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This question already has an answer here:

$$\lim_{x \to 2} \frac{\cos{\left(\frac{\pi}{x}\right)}}{x-2}$$

This limit is supposed be found without L'Hospital's Rule, but I have not been able to get close to the answer using conjugates, squares, Pythagorean Identity, half angle formulas or Squeeze Theorem. For each attempt, I expected at least one of the well-known limits $\lim_{x \to 0} \frac{\sin{x}}{x}$ or $\lim_{x \to 0} \frac{\cos{x} - 1}{x}$ to come into use. They frequently did in my attempts but did not go anywhere. I have also been experimented substitutions but in vain.

How can this be solved without using L'Hospital's Rule?

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marked as duplicate by Jyrki Lahtonen, Nosrati, Lord Shark the Unknown, user91500, Jendrik Stelzner Sep 7 '18 at 10:31

This question has been asked before and already has an answer. If those answers do not fully address your question, please ask a new question.

  • $\begingroup$ Someone did downvote all answers, but s/he forgot to do downvote the question $;)$. $\endgroup$ – Nosrati Sep 7 '18 at 5:15
  • $\begingroup$ @Nosrati: I am OP and I did not mark a single answer down, so please be more hesitant to pass judgement $\endgroup$ – hatinacat2000 Sep 7 '18 at 17:20
  • $\begingroup$ I didn't say you are downwoter! I said that for fun dear. Anyway I did delete my answer. $:)$ @hanti $\endgroup$ – Nosrati Sep 7 '18 at 20:04
  • $\begingroup$ @hatinacat2000 Please recall that if the OP is solved you can evaluate to accept an answer among the given, more details HERE $\endgroup$ – gimusi Oct 23 '18 at 21:14
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By definition of derivative, if $f(x)=\cos\left(\frac\pi x\right)$, then$$\lim_{x\to2}\frac{\cos\left(\frac\pi x\right)}{x-2}=f'(2)=\frac\pi4.$$

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    $\begingroup$ intuition is a gift+ $\endgroup$ – mrs Sep 6 '18 at 18:28
  • $\begingroup$ Answer should be $\pi/4$. $\endgroup$ – StammeringMathematician Sep 6 '18 at 18:31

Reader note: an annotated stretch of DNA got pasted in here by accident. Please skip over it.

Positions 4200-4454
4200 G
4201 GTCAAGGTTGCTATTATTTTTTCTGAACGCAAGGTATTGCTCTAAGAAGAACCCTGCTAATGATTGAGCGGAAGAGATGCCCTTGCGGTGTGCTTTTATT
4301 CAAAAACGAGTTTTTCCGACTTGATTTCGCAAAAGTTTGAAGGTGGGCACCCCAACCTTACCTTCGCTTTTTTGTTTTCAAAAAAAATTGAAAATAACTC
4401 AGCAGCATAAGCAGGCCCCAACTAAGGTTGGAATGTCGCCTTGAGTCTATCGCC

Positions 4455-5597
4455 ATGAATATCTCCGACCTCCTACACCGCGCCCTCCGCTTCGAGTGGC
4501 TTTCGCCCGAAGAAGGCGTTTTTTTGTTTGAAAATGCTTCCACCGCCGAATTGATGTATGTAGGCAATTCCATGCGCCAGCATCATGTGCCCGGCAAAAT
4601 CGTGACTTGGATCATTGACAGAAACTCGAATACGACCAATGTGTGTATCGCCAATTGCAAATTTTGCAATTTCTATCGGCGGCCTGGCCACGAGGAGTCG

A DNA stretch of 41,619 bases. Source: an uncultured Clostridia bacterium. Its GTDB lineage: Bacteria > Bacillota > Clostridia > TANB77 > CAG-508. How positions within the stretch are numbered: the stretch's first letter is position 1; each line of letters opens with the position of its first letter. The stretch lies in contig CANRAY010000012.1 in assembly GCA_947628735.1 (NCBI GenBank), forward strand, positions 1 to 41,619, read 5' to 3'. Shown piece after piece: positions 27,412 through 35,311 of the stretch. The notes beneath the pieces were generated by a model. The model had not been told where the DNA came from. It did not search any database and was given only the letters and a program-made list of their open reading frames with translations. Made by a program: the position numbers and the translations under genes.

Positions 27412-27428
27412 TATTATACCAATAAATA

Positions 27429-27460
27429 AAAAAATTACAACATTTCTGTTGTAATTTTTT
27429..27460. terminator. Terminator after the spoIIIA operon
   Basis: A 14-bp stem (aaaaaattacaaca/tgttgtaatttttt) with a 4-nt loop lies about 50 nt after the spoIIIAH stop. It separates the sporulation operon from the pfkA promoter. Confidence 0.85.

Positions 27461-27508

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    $\begingroup$ @StammeringMathematician I've edited my answer. Thank you. $\endgroup$ – José Carlos Santos Sep 6 '18 at 18:32
  • $\begingroup$ IMO, using this trick is a little cheating. There is very little difference between $(f(x)-f(x_0))/(x-x_0)\to f'(x_0)$ and $(f(x)-f(x_0))/(x-x_0)\to f'(x_0)/1$. $\endgroup$ – Yves Daoust Sep 6 '18 at 19:05
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With $\dfrac\pi x=\dfrac\pi2-t$,

$$\lim\limits_{x \to 2} \frac{\cos{\left(\dfrac{\pi}{x}\right)}}{x-2}=\lim\limits_{t \to 0}\frac{\pi-2t}4\frac{\sin{\left(t\right)}}{t}.$$

No need to say more.

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  • $\begingroup$ Can you please show your work? I have tried your substitution but am not able to get this result. Also, how did you come up with this substitution? $\endgroup$ – hatinacat2000 Sep 7 '18 at 5:03
  • $\begingroup$ @hatinacat2000: this is elementary algebra. And seeing the shape of the expression ($0/0$ with a trigonometric function), I understood that it could be turned to $\sin t/t$ by an appropriate transform. $\endgroup$ – Yves Daoust Sep 7 '18 at 7:12
  • $\begingroup$ I can get $\frac {sin {t}}{t} $, but not $(\pi - 2t)/4$ $\endgroup$ – hatinacat2000 Sep 7 '18 at 17:19
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    $\begingroup$ Edit: success after more substitutions $\endgroup$ – hatinacat2000 Sep 7 '18 at 17:50
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This expression corresponds with the definition of the derivative. Recall that $$f'(x) = \lim\limits_{y\to x}\frac{f(y)-f(x)}{y-x}$$ Using the fact that $\cos\left(\frac{\pi}{2}\right) = 0$, this expression turns out to be the derivative of $\cos(\frac{\pi}{x})$ at $x = 2$.

EDIT: Sorry, used the wrong function.

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As an alternative, without derivatives, we have that

$$ \frac{\cos{\left(\frac{\pi}{x}\right)}}{x-2} = \frac{\frac{\pi}2-\frac{\pi}{x}}{x-2}\frac{\sin{\left(\frac{\pi}2-\frac{\pi}{x}\right)}}{\frac{\pi}2-\frac{\pi}{x}} =\frac{\pi(x-2)}{2x(x-2)}\frac{\sin{\left(\frac{\pi}2-\frac{\pi}{x}\right)}}{\frac{\pi}2-\frac{\pi}{x}}=$$

$$=\frac{\pi}{2x}\frac{\sin{\left(\frac{\pi}2-\frac{\pi}{x}\right)}}{\frac{\pi}2-\frac{\pi}{x}}\to \frac{\pi}4\cdot 1 =\frac{\pi}4$$

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